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28 September 2016 | Online since 2003
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21 September 2016 10:23:42 |Crops and Cereals,News

New varieties impress this harvest


Richard Torr

Richard Torr

With the end of harvest 2016 upon us, farmers turn their attention to preparing for next year after the mixed bag of results seen this summer.
Richard Torr, Wynnstay’s Seed Sales Manager, looks back at the results seen locally, saying that yields were generally better than expected.
"Some new varieties performed surprising well despite the initial disease concerns earlier in the season.
"Reflection yielded well, with some of our local farmers getting yields of 10t/ha in-spite of early yellow rust concerns," he says.
"It’s delivering a number of benefits, including reliable yields, early maturing, good grain quality and good stiff straw.
"It’s being seen as a consistent performing variety choice for growers, and is a key consideration for many farmer’s 2017 rotation," he adds.
"Winter barley yields were low this year in comparison to 2015, but that was a bumper year.
"Quality issues were seen due to the soil saturation from the constant wet conditions during the crucial winter and early spring crop establishment period.
"However, for a ‘poor barley year’ some farms saw yields around 7.5t/ha, so not disastrous," says Mr Torr.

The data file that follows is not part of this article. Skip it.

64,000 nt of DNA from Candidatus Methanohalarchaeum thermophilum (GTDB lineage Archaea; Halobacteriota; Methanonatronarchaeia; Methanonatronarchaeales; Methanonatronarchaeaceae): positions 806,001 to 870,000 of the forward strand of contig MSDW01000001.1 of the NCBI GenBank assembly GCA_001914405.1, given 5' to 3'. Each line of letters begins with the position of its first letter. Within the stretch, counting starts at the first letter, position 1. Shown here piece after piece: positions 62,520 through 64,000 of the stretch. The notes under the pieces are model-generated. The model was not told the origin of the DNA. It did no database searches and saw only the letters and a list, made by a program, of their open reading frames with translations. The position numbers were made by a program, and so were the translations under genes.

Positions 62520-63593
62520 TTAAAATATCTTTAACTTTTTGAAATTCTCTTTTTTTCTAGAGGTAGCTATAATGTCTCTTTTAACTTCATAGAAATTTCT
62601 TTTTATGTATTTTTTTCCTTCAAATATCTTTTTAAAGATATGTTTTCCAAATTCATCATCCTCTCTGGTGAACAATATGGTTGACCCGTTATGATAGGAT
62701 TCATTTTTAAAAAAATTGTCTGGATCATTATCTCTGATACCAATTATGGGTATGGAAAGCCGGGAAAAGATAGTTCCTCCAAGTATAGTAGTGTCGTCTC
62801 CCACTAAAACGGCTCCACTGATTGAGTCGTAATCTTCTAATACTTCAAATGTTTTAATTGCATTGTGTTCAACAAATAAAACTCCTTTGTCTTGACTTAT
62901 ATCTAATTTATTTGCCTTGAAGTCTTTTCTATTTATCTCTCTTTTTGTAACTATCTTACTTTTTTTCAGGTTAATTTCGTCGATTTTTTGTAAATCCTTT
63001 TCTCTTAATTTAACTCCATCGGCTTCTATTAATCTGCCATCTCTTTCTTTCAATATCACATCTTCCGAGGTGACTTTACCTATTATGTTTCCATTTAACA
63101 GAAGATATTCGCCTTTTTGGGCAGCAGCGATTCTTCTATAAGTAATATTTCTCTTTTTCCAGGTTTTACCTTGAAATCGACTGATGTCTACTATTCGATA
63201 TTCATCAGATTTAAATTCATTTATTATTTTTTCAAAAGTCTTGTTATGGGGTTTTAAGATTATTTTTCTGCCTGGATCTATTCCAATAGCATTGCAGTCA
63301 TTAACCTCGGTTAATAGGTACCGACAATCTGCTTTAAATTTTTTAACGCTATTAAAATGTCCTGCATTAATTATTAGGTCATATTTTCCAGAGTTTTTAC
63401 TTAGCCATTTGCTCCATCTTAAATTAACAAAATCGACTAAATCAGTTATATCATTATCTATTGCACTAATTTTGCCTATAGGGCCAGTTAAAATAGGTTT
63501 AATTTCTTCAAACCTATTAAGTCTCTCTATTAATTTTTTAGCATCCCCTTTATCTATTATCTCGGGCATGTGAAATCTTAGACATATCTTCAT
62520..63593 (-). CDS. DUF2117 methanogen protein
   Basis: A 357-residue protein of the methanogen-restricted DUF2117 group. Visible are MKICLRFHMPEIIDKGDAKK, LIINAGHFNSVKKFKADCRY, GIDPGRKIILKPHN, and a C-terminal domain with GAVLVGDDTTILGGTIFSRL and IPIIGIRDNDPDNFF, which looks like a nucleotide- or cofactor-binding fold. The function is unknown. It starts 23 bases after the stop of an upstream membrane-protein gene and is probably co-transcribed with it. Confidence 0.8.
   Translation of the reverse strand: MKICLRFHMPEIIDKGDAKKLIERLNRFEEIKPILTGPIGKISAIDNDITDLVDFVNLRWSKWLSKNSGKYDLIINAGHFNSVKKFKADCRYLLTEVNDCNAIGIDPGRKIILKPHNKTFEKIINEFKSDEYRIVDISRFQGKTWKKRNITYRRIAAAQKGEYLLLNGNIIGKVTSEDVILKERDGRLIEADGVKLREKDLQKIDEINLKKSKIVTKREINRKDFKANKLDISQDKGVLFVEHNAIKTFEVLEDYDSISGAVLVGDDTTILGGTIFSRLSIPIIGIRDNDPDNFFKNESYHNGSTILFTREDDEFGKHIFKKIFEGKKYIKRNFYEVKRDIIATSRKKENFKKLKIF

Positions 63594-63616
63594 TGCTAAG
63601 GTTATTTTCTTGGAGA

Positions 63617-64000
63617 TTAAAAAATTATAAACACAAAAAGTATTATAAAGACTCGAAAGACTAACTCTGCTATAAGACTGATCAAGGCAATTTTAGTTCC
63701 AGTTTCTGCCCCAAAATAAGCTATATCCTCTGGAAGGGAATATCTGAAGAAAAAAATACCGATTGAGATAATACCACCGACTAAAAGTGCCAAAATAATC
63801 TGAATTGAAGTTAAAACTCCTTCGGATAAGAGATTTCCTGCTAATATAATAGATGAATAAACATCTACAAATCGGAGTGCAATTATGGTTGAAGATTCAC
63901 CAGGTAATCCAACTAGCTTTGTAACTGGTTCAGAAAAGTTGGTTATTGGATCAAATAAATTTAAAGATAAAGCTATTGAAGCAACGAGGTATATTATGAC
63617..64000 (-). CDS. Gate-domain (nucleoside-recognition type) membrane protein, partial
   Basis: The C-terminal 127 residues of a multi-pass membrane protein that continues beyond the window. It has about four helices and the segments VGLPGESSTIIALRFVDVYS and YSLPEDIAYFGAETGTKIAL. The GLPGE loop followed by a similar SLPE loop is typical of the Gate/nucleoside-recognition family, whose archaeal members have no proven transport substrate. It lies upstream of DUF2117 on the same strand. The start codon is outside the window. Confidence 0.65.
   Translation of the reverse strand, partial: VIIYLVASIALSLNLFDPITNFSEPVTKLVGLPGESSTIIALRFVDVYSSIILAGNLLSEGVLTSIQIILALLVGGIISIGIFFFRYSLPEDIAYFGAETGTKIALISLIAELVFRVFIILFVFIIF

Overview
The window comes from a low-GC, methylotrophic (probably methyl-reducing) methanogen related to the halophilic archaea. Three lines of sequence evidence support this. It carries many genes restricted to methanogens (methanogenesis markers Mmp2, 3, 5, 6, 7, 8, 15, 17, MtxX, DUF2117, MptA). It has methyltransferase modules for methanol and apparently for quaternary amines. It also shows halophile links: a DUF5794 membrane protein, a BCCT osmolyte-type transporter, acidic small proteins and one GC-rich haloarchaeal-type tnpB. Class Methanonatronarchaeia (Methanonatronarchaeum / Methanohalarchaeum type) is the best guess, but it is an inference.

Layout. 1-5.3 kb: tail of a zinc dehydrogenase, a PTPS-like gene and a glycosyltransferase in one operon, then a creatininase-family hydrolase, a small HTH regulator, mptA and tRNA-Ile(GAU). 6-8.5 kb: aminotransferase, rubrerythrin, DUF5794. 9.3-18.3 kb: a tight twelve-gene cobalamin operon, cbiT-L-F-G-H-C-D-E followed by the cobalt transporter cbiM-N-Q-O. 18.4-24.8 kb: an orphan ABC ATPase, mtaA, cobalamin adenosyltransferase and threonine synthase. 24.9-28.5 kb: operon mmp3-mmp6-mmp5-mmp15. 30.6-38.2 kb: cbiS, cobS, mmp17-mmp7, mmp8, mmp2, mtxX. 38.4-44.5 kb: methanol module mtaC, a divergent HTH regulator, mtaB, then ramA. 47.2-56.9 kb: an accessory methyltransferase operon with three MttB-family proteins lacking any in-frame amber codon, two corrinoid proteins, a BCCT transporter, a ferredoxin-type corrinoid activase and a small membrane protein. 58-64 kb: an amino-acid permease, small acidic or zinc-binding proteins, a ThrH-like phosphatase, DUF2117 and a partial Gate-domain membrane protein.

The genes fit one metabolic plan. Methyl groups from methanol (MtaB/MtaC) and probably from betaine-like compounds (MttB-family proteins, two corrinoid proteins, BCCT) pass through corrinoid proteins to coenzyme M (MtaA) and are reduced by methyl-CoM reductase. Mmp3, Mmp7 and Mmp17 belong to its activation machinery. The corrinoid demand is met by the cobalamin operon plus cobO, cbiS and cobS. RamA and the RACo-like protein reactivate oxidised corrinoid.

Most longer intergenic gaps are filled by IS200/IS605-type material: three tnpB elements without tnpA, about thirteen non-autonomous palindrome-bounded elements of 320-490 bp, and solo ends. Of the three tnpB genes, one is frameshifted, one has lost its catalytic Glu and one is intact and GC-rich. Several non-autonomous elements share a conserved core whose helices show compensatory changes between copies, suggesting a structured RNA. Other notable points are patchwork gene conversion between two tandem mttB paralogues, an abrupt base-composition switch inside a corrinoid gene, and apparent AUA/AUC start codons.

Despite the season, winter barley Surge has performed well.
"The new 2-row variety out-yielded all other 2-rows which we are very pleased about. It’s definitely a variety we will see more of in the next few years."
Farmers are now moving towards deciding next year’s rotation and will undoubtedly use this year’s results to choose the right variety for them.
"The OSR results from 2016 showed the conventional varieties stepping up to the mark.
"Campus achieved gross output yields of 113% in AHDB trials, and the popular hybrids Wembley and Incentive yielded 107% again," says Mr Torr.
Wembley and Incentive have both only showed 1% variation in the last four years of trials, which has impressed those in the industry.
"This is an incredible consistent record for a crop prone to variability," he adds.
"With harvest 2016 in the bag, farmers are now looking to get the new crops in the ground and established, and so far, drilling conditions have been close to ideal in the western region."

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